Photostory: A day in Ma’ale Adumim

15 February 2008

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It is only a fifteen minute bus ride from Jerusalem to the Ma’ale Adumim settlement. After entering through guarded gates, one’s first impression is of a Miami-style suburb. The town at noon seems almost abandoned because the major part of Ma’ale Adumim residents head off to work in Jerusalem during the day.

But once reaching the fence that surrounds Ma’ale Adumim, an odd feeling begins to creep over oneself. This neatly planned concrete patchwork seems totally out of place in the surrounding arid Palestinian landscape. Leaving the city behind by a rare gap in the fence, another reality instantly emerges. Just outside the fence, on the edge of the hill, a Bedouin shepherd and his son are herding their flock of sheep. The contrast between the two worlds could not be more striking.

Founded in 1975 by a small group of settlers, Ma’ale Adumim is now one of Israel’s biggest settlements. Located in the central West Bank, the entire area of Ma’ale Adumim, including currently built-up areas and areas reserved for expansion, occupy a startling one percent of the total territory of the West Bank. Ma’ale Adumim has clearly grown into a major Israeli town, and is now home to some 35,000 residents. While its population consists of a mix of religious and secular Jews, it remains a Jewish-only town.

Despite all promises made by Israel during ongoing peace talks to halt settlement construction, Ma’ale Adumim is booming, with a population growth rate of 5.3 percent in 2006.

Settlements built on Palestinian territory occupied by Israel during and after the 1967 War are explicitly illegal under international law. Article 49 of the Fourth Geneva Convention clearly states that “The Occupying Power shall not deport or transfer parts of its own civilian population into the territory it occupies.” So the presence of some 470,000 Israeli settlers in the West Bank, including East Jerusalem, is undoubtedly a violation of the Geneva Convention. Furthermore, the issue of Israeli settlements on Palestinian territory continues to obstruct attempts to reach a just and lasting peace.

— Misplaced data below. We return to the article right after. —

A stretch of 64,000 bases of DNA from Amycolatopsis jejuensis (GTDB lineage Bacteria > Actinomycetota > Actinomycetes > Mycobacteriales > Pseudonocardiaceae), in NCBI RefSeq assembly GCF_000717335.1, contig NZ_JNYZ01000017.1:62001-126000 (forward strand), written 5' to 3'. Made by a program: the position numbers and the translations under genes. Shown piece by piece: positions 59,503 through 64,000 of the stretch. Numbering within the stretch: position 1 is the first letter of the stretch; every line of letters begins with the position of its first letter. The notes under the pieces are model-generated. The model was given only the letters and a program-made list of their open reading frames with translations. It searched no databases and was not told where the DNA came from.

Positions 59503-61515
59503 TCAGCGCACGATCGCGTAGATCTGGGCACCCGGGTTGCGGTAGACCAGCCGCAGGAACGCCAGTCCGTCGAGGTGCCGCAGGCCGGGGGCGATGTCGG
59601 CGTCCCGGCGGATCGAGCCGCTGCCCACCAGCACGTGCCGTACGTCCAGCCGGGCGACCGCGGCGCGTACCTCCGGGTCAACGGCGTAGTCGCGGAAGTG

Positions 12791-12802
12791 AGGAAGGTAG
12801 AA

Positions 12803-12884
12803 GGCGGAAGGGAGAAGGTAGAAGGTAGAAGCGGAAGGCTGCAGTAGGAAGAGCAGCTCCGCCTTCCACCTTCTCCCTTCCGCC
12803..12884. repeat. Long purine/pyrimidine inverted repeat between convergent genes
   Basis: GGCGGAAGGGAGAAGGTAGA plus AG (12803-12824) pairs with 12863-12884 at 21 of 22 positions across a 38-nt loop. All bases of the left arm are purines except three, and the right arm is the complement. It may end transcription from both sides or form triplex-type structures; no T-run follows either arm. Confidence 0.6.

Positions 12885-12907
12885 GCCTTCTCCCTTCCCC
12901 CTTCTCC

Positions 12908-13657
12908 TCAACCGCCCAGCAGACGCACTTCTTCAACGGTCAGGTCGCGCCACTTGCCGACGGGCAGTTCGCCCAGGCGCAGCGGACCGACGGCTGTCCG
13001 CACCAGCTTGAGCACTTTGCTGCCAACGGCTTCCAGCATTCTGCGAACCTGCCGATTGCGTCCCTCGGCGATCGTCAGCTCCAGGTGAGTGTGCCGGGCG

Although Ma’ale Adumim looks like a sleepy suburb, the settlement is of great strategic value to Israel because of its location east of Jerusalem. Israel has a long-term plan to connect the Ma’ale Adumim settlement with the ring of Israeli settlements surrounding East Jerusalem, also occupied in 1967, in an effort to undermine Palestinian claims to this part of the city as the capital of a future Palestinian state.

This so-called E1 plan aims to fill the gap between Ma’ale Adumim and the settlements in East Jerusalem with new settlement housing units, thereby creating territorial continuity on the ground. This in turn will create a gateway to the Jordan Valley, another region that Israel considers to be of major strategic importance.

In addition, the connection of Ma’ale Adumim with the settlements in East Jerusalem, together with the bypass roads joining them, and the wall surrounding them will hamper the growth of any Palestinian town or neighborhood located in, or in the vicinity of Jerusalem and will ensure Israel’s hold over the city. For this reason, all leading Israeli politicians have expressed their intention to keep Ma’ale Adumim, together with other large settlement blocs, under Israeli sovereignty regardless of any final status negotiation with the Palestinians.

But this stand gravely jeopardizes the very idea of a future Palestinian state, because it blocks territorial contiguity between the northern and southern parts of the West Bank, making Palestine look like a scattered collection of homelands separated by Israeli settlements and bypass roads, and therefore non-viable as an independent, sovereign state.

Toon Lambrechts is a photographer currently working with the Palestine Monitor in Ramallah. This article was originally published by Palestine Monitor.

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